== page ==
Cheap Oil Puts Russia's Economy in Tailspin

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A woman walks past a currency exchange office in central Moscow on September 16, 2014. Russia's rouble plunged to record lows on September 16, breaching the symbolic level of 50 roubles per euro pressured by concerns about new Western sanctions over Ukraine. Alexander Utkin/AFP/Getty

Oh, to have been a fly on the wall in Vienna at the end of November, at the most recent OPEC meeting, when Russia's Igor Sechin—the chief executive of Rosneft (Russia's largest oil producer), former KGB apparatchik and all-around best crony of President Vladimir Putin—met with Saudi Arabia's oil minister Ali al-Naimi. Neither, officially, is a minister of war. They were there to talk about oil. But oil, make no mistake, is a weapon for both nations, and one was about to use it.

At the time, benchmark crude oil prices stood at around $80 per barrel, well down from the $100-plus price that had prevailed for several years. "Reversing the rapid fall in price is the focus for oil ministers this week," wrote one Canadian journalist.

Actually, no, it wasn't. Or, rather, it may have been for the rest of the ministers there—including non-OPEC officials like Sechin. But that was not why al-Naimi was there. And a casual comment he made to reporters in Vienna gave that away. "This is not the first time," he said, "that the market has been oversupplied."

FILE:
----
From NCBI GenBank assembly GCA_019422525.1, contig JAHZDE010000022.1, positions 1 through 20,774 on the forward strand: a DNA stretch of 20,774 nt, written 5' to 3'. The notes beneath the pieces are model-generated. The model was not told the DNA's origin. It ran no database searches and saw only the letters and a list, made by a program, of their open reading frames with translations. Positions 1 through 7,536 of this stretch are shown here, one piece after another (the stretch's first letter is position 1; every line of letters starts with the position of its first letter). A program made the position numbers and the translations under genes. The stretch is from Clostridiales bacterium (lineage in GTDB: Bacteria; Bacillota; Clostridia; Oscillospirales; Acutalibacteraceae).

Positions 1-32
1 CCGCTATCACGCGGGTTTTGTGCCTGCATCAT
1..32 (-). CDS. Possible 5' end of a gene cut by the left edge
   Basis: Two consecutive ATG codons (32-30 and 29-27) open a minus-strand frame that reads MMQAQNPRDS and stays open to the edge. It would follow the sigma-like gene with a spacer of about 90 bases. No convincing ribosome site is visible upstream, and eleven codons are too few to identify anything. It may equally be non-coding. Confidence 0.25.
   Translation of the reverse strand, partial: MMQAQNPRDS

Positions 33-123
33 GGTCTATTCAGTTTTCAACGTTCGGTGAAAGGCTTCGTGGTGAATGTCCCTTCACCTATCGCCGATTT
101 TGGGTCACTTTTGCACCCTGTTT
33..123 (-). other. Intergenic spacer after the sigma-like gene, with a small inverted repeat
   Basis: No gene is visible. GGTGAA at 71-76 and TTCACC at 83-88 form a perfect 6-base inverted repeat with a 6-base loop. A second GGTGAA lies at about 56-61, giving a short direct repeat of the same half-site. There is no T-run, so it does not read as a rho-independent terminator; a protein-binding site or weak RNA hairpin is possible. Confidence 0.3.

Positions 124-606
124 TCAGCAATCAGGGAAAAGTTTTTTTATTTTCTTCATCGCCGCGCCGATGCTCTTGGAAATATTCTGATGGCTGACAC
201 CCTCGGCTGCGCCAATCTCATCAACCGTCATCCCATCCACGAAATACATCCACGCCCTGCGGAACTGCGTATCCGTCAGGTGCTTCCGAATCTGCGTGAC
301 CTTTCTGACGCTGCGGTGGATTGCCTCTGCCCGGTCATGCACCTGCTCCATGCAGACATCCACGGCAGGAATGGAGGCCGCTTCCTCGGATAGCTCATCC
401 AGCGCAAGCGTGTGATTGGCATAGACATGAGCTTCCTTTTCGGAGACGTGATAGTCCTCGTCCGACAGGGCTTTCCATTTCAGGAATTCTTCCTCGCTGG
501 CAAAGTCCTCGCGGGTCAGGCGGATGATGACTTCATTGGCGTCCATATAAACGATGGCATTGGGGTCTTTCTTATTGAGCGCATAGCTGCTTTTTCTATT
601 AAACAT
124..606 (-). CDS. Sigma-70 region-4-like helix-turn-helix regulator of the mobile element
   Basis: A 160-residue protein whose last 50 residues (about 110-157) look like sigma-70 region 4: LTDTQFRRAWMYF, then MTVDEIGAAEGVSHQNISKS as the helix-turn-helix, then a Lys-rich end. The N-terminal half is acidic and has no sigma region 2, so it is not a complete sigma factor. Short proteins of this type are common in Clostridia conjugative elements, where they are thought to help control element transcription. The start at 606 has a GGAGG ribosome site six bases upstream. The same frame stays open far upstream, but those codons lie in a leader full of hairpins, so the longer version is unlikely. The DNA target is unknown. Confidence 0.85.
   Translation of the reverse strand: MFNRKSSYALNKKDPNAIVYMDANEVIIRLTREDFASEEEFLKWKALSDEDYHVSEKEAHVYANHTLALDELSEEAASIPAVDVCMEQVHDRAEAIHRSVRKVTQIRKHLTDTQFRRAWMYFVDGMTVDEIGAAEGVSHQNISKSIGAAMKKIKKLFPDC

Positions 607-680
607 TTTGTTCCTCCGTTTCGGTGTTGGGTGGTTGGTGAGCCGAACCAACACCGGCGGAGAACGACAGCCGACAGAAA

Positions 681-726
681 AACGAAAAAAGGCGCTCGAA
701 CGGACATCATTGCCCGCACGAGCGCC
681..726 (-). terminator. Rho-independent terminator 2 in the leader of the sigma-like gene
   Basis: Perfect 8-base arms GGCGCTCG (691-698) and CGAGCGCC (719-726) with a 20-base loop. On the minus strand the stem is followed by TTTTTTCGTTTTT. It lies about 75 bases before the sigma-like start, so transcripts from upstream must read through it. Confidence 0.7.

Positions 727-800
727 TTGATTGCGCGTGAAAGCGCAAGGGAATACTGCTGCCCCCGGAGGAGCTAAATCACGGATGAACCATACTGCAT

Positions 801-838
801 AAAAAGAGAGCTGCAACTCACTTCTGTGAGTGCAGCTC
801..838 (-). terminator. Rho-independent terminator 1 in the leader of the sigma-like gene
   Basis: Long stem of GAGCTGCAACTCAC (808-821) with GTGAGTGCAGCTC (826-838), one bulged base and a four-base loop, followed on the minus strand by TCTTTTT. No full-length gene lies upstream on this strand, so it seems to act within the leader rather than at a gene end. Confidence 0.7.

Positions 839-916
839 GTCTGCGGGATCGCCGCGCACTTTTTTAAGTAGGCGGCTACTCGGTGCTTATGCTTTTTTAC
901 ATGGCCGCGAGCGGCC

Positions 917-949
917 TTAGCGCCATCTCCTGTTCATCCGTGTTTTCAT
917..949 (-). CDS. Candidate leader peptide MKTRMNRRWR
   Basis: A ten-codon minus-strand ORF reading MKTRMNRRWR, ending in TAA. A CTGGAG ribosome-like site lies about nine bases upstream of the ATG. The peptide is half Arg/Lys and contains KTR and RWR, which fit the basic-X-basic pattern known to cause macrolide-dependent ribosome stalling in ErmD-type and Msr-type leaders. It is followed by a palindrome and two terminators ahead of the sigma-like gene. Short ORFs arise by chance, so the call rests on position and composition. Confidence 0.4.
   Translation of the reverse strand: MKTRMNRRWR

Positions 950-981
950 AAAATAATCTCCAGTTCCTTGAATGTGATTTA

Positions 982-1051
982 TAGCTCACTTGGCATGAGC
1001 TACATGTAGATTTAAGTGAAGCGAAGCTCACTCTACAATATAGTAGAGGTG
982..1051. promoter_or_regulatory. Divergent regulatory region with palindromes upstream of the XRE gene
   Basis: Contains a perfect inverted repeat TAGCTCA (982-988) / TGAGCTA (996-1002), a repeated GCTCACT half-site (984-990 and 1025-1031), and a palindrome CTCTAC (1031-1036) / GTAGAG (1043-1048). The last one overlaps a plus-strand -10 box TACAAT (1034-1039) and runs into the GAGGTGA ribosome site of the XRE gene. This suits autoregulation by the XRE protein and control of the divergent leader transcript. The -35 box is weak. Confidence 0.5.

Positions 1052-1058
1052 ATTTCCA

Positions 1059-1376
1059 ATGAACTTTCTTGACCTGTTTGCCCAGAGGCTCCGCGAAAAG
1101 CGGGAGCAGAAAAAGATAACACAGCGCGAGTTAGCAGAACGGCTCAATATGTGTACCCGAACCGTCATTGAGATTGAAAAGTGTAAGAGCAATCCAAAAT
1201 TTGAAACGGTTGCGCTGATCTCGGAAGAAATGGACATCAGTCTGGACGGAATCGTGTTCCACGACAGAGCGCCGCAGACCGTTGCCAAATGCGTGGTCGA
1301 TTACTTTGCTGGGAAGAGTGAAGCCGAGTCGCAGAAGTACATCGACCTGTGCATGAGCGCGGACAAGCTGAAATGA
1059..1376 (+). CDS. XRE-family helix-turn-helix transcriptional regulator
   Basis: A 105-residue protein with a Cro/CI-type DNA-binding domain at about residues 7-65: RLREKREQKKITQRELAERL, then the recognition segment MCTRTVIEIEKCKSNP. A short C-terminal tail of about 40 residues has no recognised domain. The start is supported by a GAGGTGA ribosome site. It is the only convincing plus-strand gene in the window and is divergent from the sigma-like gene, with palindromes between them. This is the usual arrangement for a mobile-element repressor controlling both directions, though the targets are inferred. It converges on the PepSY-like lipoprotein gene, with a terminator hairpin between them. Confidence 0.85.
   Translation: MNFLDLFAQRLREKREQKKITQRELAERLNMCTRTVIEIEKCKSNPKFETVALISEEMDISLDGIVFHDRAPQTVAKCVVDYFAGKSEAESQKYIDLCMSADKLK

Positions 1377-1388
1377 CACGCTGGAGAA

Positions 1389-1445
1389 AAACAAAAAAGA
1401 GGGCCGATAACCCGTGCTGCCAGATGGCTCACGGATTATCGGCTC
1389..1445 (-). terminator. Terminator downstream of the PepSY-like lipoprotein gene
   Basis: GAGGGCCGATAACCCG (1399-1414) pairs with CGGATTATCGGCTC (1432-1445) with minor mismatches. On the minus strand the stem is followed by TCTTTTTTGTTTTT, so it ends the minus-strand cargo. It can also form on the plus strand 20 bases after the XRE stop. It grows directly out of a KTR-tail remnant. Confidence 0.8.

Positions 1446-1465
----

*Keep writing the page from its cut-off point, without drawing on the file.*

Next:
Though much of the world's financial press still treats OPEC as an economic organization of consequence—a cartel that "sets prices" through its collective decisions on output—it is not and has not been for decades. Economically speaking, in times of oversupply or undersupply, there is only one country on Earth whose decision on output, and therefore price levels, matters: the Kingdom of Saudi Arabia. It can produce more oil on a daily basis than any other country, and it can do so at the lowest cost per barrel by far. Think of it this way: Saudi Arabia, if it so chooses, can challenge any other oil-producing nation in the world to a contest to see who can dunk its head underwater and hold its breath the longest. It can do so because it knows its lung capacity is far superior to anyone else's.